On the absurdity of Shweta Basu spending two months in a rehabilitation home
The word ‘Kafkaesque’ is a much abused cliché, but in the case of Shweta Basu Prasad it might well apply. Last week, she was released from a rescue home after being arrested for prostitution, and is currently trying to salvage her reputation by courageously appearing before the media to put forth her side of things. One element in it is to deny a statement that she purportedly gave after the arrest admitting that she turned to prostitution for money because she had to support her family. She now says they are not hard up and that the statement was cooked up.
In interviews after her release, she has talked about teaching children in the remand home and living through it by thinking of herself as playing the character of a school teacher. On the question of the case itself, she does not comment. There is no reason to believe or disbelieve her because it is irrelevant. Even if we assume that she had been a sex worker, what she has gone through is surreal.
Shweta has spent close to two months being ‘rehabilitated’ in a rescue home. She had been sent there for six months but was fortunately given some reprieve. How exactly the Hyderabad Police caught her is not very clear but there have been newspaper reports which suggest it was entrapment. Only her name was outed—none of her clients have been identified and humiliated in public. If she was being rescued from evil men, then it should have been the other way around— they should have been shamed, and her identity kept private.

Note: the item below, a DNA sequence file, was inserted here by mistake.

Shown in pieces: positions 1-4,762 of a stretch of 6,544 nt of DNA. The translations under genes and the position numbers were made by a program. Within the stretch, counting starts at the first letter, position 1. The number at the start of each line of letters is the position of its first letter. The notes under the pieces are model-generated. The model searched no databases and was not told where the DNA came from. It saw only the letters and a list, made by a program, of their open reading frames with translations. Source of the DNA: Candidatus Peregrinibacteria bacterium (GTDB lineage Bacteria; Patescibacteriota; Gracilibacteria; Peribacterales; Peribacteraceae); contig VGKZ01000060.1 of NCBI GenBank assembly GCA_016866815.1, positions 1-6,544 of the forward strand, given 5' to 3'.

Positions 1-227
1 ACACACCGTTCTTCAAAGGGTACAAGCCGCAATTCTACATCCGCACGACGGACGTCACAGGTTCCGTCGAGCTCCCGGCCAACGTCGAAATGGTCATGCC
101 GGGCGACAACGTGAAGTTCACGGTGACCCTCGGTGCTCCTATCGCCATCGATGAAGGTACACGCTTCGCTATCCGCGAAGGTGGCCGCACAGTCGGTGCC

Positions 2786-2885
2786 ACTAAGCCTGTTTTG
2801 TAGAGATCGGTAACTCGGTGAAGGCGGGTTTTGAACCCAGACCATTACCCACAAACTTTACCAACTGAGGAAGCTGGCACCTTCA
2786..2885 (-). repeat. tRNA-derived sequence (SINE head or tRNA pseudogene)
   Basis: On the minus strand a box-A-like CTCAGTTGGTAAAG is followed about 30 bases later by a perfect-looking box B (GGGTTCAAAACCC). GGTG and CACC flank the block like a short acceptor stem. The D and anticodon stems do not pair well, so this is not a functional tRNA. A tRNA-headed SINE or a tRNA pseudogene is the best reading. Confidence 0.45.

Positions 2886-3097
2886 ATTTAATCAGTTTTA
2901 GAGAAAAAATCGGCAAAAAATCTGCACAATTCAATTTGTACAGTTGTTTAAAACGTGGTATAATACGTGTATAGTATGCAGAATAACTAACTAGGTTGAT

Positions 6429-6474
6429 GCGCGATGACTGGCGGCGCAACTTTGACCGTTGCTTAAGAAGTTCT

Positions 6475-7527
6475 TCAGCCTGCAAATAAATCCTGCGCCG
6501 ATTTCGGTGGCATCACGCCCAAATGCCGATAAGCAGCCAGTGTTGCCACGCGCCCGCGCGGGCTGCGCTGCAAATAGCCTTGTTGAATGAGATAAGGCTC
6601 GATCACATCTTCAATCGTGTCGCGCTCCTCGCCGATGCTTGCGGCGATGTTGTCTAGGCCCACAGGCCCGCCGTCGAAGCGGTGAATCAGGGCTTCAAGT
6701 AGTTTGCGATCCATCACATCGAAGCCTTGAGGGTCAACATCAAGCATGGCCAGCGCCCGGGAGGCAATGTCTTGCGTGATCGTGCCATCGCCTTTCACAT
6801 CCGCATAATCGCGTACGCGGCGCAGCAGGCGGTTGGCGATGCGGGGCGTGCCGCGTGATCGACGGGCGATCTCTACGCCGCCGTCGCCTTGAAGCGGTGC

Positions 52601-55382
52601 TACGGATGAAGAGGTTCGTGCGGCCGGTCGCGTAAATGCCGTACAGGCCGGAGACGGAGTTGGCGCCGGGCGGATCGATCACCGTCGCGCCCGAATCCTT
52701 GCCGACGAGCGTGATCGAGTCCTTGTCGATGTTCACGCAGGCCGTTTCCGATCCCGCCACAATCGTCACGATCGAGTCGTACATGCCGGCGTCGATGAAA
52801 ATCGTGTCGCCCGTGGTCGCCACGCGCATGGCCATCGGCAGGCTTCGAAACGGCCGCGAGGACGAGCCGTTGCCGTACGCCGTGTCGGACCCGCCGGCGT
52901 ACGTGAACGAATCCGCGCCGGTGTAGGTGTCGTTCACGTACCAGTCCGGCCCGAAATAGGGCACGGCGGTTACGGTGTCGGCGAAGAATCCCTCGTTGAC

There is also the absolute lack of comprehension of the concept of freedom of choice by those who have been persecuting her. She is 23 years old, and, at an age when people are free to choose what they do with their bodies. There are red light areas where women are kidnapped, put in cages and forced to solicit. These are fit cases to be rescued and rehabilitated. For any woman or man who gets into sex work out of their own volition, the only thing the State should do is create the conditions for them to work without harassment from their clients, pimps or the police.
Just as it is no business of the police to put a man who has consensual sex with a woman in jail but to do so with a man who rapes a woman, similarly, it should rescue those women who are forced into prostitution and leave alone those who get into the profession knowing what they are getting into. The reason the police don’t make that distinction is that they think prostitution is an evil by itself and also, in cases like this, where there is glamour and the film industry involved, they get enormous publicity. Given that a majority in this country share their blinkered morality, they also know that it is a safe thing to do.
A government rescue home when there is no rescuing to be done is not something anyone should endure. Or, at the very least, such rescues should be done of personnel in professions known to do more evil than prostitution—the police, for instance.